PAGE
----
What the hell is industrial? Monte Cazazza or Marilyn Manson?

Recently, Blixa Bargeld and Teho Teardo were guests of November 2018’s Industrial Festival in Wroclaw. The pair were there promoting their second album, Nerissimo, but the pair have also indicated that they are currently already working on the album number three.

Also during the interview, conducted just a few hours before concert, we discussed What molecules sound like, what is wrong with modern music and what industrial really is.

You can read this interview in polish at UNDERTONE

Each of you has worked on many musical projects, soundtracks for movies, theater plays. Was it difficult to get along at the beginning?

Blixa: The creative process is completely different in each band. If there are at least two people in it, chemistry is constantly changing… In the bands in which I was active, whether in Neubauten or in the Bad Seeds, the creative process was completely different, it had only one thing in common – it was old-fashioned. People worked together…

Teho: … in the same room.

Blixa: Exactly. Working with Teho as a duo, the process is more like a ping pong game. Two people reflect the same idea, their reflections collide. They constantly changing it. We prefer to do it in one place, staying with each other.

Why is it so important to you?

Teho: It’s just a pleasure. I prefer that system of work.

But this is a certain difficulty, after all you don’t even live in the same country.

Blixa: It’s not a problem, we’re not so far apart. Sending files via e-mail changes the creative process completely, it is simply not the same.

Teho: I do not think we’ve ever sent anything this way. (laugh)

You are quite an unusual duo. At the beginning did you have any problems in communicating? Have you clashed with stereotypes about your origin?

Blixa: It is quite the opposite. When Teho shows me his ideas, he is very accurate, he has a vision. I am the person who fucks it up.

Teho: (laughs) In the meantime, Blixa learned quite well the Italian language …

Blixa: Yes, I got a temporary Italian passport. (laughs) In general, Teho is an Austrian …

Teho: Do ​​not say that!

Blixa: The land you were born to belonged to Austria.

Teho: Yes, but when I was born, they were Italian. My parents come from Venice, the oldest Italian settlement.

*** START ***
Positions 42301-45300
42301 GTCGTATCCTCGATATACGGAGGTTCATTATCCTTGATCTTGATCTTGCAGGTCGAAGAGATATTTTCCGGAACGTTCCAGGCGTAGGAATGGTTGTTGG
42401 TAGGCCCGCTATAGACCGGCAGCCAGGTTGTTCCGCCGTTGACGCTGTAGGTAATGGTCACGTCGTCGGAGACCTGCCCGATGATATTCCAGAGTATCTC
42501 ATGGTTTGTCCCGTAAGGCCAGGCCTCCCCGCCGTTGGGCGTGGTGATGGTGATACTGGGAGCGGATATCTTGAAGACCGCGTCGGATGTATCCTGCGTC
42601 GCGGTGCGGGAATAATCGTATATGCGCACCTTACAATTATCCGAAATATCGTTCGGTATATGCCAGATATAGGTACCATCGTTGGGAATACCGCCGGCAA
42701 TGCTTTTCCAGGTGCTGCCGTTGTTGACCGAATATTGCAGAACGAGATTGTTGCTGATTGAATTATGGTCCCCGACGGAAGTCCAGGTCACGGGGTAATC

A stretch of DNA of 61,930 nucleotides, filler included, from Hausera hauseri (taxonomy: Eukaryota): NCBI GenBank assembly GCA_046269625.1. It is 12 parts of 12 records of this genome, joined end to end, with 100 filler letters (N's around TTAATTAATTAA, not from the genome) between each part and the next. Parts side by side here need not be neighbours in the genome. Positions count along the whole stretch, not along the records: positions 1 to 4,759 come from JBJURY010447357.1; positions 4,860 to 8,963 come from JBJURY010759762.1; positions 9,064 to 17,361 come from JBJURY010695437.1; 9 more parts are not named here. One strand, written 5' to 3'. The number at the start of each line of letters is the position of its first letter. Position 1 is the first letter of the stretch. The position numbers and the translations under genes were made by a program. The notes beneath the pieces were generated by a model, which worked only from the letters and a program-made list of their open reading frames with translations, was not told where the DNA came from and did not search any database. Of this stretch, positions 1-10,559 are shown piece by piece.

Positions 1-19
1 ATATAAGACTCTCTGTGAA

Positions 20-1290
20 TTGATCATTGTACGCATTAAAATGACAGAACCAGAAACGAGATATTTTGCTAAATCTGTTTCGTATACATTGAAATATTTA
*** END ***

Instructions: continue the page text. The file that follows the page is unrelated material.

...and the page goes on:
Blixa: Okay, you’re not an Austrian.

Following this line of reasoning, I am German.

Blixa: Are you from Wroclaw? Do you know that the Italians still calls it Breslavia? It turns out that they never changed the naming. By the way, I learned that there is a direct train from Wroclaw to Berlin. The trip is only four hours long! And they put me in a fucking plane with a transfer in Frankfurt!

Are you interested in pop culture?

Blixa: No. I am known for not knowing anything. My friends can throw any name, and I have no idea who it is. Recently, I found out who Kanye West is, but only because he visited Donald Trump. (laughter) Have you heard this poem by Leonard Cohen about Kanye West? It’s brilliant! “Kanye West Is Not Picasso.” (he begins to quote and laugh more and more)

Do you listen to contemporary music?

Blixa: I’m listening to the radio. My favorite show is BBC 3 Late Junction, there is great experimental music and everything that is outside the mainstream.

Teho: I really like the schizophrenic nature of this program. You’ll find everything in there.

Blixa: By the way, German radio, which I sometimes listen to, in the morning plays more Italian than German music. It turns out that I am better informed about what is happening in Italy than in Germany! (laughs)

Every time I hear a song in German, I want to turn off the radio … Usually this music is unbearable, it’s very bad … I know these people are aware of my existence, they know who I am. And they certainly know that I am ten times better than them. (laughs) I’m not saying I’m Picasso … but I’m ten times from every German singer.

Okay …

Yes! Write it down. I am not ashamed of this.

Teho: My friend is not shy.

Blixa: Of course, you have to put it in context. I have over forty years of musical career behind me.

In Wrocław, you will play with a local string quartet.

Blixa: In every city we rent such a quartet. It is simply cheaper, economical. Music notation is universal, musicians in a given city simply get the notation and prepare to perform with us.

You are headlining the Industrial Festival. Although you, Blixa, do not have the best associations with this word …

Blixa: I hated it when they called us that. For me, industrial is Throbbing Gristle. The end. They invented the term. Then it disappeared for a long time, then appeared in the USA and was described in such different things, from Ministry to NIN … everything was industrial! If you use such words, especially in music journalism, you have to be very careful … What the hell is industrial? Monte Cazazza or Marilyn Manson?